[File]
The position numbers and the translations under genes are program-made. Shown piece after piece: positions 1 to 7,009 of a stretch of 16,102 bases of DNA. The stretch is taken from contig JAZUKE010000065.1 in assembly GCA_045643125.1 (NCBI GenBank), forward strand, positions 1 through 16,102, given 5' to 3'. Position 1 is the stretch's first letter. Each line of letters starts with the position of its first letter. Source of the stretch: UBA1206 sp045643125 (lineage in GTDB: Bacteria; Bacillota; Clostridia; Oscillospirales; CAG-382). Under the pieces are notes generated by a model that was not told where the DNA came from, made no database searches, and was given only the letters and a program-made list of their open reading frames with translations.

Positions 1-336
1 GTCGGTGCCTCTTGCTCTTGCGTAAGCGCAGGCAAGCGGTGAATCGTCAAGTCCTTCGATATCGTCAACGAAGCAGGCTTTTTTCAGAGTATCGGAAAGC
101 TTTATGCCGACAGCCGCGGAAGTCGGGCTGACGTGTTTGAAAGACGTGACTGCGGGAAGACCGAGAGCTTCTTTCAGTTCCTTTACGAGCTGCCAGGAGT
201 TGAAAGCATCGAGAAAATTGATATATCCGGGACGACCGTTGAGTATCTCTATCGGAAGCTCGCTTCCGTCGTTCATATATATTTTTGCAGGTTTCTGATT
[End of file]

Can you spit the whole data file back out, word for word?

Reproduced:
The position numbers and the translations under genes are program-made. Shown piece after piece: positions 1 to 7,009 of a stretch of 16,102 bases of DNA. The stretch is taken from contig JAZUKE010000065.1 in assembly GCA_045643125.1 (NCBI GenBank), forward strand, positions 1 through 16,102, given 5' to 3'. Position 1 is the stretch's first letter. Each line of letters starts with the position of its first letter. Source of the stretch: UBA1206 sp045643125 (lineage in GTDB: Bacteria; Bacillota; Clostridia; Oscillospirales; CAG-382). Under the pieces are notes generated by a model that was not told where the DNA came from, made no database searches, and was given only the letters and a program-made list of their open reading frames with translations.

Positions 1-336
1 GTCGGTGCCTCTTGCTCTTGCGTAAGCGCAGGCAAGCGGTGAATCGTCAAGTCCTTCGATATCGTCAACGAAGCAGGCTTTTTTCAGAGTATCGGAAAGC
101 TTTATGCCGACAGCCGCGGAAGTCGGGCTGACGTGTTTGAAAGACGTGACTGCGGGAAGACCGAGAGCTTCTTTCAGTTCCTTTACGAGCTGCCAGGAGT
201 TGAAAGCATCGAGAAAATTGATATATCCGGGACGACCGTTGAGTATCTCTATCGGAAGCTCGCTTCCGTCGTTCATATATATTTTTGCAGGTTTCTGATT